An interview with Samuel Bray: Part 3
By Jake Dell
We are moving farther and farther away from the idea of a single book of common prayer. The 1979 book opened the door to that with Rite 1 and Rite 2 and now more and more alternative liturgies are being authorized. Is the best we can hope for is that the BCP 1662 IE will become just another “authorized liturgy”?
Well, this isn’t the first time there’s been massive divergence in liturgies. Once upon a time someone could say “there hath been great diversity in saying and singing in churches within this realm – some following Salisbury Use, some Hereford Use, and some the Use of Bangor, some of York, some of Lincoln” (from Archbishop Cranmer’s “Concerning the Service of the Church,” on page xvi of the 1662 IE).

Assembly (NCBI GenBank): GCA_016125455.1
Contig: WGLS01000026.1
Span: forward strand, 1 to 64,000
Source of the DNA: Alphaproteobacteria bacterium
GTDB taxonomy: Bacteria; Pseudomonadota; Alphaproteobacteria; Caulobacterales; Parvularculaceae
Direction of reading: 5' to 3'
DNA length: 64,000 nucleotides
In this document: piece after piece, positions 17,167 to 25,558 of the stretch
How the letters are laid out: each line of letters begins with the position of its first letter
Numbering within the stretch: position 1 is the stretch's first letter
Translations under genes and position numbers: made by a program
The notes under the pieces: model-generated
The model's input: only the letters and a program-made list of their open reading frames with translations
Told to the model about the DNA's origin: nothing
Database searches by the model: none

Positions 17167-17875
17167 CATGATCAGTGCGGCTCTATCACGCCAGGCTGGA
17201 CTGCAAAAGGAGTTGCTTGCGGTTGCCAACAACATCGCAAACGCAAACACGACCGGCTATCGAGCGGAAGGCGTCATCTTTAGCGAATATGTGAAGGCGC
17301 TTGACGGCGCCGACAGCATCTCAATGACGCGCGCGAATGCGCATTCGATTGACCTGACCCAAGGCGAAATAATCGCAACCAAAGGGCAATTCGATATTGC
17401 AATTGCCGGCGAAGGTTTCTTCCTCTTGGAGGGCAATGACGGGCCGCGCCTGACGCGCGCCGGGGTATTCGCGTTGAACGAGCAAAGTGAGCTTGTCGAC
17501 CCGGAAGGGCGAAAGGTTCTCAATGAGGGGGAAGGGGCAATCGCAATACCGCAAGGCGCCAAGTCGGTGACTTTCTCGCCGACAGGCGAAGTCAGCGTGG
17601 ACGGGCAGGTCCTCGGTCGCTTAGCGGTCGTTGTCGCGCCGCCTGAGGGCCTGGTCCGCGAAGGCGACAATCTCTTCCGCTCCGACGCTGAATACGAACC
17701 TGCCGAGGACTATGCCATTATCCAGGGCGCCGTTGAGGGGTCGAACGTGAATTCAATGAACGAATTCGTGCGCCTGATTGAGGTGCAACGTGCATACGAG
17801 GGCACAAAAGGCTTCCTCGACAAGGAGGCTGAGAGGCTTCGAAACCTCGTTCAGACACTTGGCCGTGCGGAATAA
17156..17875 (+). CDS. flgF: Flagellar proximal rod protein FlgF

It’s hard to see how that changes in the immediate future. Given ecclesiological fragmentation, among other things, it’s hard to imagine truly common prayer anytime soon. But it’s a spectrum. Just as there have been many moves over the last century that have given us less common prayer, we can also have a greater degree of common prayer than we do now. With the ever-present caveat that there needs to be ecclesiastical authorization, we can simply use the 1662 IE, or use its catechism for catechesis, or use its lectionaries for readings. And we can use the enormous variation allowed in other prayer books to make “1662” choices in how we use them, which brings a greater measure of liturgical stability and commonality.